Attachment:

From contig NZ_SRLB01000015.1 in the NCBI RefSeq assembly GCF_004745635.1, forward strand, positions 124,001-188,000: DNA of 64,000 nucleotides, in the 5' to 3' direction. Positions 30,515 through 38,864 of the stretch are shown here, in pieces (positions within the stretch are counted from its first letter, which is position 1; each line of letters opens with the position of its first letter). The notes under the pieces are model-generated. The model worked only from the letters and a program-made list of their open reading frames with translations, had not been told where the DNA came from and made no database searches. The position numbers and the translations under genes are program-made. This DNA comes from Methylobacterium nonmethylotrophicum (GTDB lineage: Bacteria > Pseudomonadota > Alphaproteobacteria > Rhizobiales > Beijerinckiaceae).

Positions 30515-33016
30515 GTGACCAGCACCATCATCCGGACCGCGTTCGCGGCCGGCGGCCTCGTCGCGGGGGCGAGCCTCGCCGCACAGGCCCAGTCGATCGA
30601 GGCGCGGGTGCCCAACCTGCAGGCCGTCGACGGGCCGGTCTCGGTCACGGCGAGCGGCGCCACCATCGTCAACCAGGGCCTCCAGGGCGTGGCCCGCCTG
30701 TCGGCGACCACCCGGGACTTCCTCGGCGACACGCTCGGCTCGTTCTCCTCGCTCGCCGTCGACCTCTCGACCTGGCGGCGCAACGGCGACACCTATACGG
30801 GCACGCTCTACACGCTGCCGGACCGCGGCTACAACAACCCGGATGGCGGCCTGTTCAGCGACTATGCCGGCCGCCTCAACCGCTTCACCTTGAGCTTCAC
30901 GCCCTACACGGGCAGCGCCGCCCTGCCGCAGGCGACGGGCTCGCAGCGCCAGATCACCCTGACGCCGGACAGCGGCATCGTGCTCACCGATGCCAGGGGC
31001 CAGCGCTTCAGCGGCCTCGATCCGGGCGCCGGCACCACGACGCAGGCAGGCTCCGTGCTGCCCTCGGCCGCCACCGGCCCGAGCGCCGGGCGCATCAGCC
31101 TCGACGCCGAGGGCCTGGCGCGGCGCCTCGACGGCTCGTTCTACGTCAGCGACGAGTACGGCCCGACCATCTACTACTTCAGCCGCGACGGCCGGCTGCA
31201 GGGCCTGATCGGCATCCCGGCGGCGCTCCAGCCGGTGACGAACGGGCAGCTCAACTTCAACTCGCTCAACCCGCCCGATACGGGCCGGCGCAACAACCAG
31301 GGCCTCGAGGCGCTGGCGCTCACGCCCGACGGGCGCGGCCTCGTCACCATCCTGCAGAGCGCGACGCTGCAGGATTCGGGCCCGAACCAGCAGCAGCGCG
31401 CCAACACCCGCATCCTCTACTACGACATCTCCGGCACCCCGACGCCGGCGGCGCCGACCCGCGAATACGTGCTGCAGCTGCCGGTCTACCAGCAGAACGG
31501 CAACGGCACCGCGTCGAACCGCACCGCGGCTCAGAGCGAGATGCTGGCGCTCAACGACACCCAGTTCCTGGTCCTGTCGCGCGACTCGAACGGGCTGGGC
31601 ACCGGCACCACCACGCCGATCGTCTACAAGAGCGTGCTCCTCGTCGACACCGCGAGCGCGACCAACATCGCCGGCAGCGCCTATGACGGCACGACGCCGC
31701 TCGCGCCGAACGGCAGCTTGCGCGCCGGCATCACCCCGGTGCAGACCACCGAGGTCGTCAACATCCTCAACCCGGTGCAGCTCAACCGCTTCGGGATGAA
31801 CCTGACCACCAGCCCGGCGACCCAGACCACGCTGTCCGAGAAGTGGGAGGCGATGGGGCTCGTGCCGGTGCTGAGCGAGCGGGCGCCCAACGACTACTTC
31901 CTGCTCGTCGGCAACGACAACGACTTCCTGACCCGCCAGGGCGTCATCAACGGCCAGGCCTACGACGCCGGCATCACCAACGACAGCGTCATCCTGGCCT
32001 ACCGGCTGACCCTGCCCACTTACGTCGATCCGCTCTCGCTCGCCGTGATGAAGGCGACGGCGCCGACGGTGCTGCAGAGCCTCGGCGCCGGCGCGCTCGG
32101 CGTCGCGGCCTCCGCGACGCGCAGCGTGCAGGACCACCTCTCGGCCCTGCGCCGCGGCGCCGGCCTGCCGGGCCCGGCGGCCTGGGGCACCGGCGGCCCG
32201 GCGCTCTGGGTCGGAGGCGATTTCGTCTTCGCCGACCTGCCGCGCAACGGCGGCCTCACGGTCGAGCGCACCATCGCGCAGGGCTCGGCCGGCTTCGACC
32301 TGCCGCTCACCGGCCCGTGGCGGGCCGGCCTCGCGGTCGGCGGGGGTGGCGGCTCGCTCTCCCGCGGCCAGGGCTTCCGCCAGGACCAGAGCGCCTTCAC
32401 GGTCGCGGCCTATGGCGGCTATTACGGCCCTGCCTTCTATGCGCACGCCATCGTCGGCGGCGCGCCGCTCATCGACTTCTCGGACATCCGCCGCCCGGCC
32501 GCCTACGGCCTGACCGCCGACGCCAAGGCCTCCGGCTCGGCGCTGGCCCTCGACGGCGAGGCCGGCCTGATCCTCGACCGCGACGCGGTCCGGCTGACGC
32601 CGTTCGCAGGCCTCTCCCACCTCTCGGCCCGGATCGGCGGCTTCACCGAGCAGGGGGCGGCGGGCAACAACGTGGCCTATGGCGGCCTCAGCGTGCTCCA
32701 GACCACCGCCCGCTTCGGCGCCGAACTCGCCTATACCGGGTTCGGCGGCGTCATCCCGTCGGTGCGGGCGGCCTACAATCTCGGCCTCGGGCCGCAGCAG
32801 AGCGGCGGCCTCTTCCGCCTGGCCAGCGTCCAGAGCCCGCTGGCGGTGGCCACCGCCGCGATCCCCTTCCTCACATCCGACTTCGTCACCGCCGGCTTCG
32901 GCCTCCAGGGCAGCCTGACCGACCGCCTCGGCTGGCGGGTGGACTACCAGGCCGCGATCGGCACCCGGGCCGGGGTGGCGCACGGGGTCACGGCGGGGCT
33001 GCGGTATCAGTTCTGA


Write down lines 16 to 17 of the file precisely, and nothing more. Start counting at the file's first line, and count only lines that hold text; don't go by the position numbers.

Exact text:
31801 CCTGACCACCAGCCCGGCGACCCAGACCACGCTGTCCGAGAAGTGGGAGGCGATGGGGCTCGTGCCGGTGCTGAGCGAGCGGGCGCCCAACGACTACTTC
31901 CTGCTCGTCGGCAACGACAACGACTTCCTGACCCGCCAGGGCGTCATCAACGGCCAGGCCTACGACGCCGGCATCACCAACGACAGCGTCATCCTGGCCT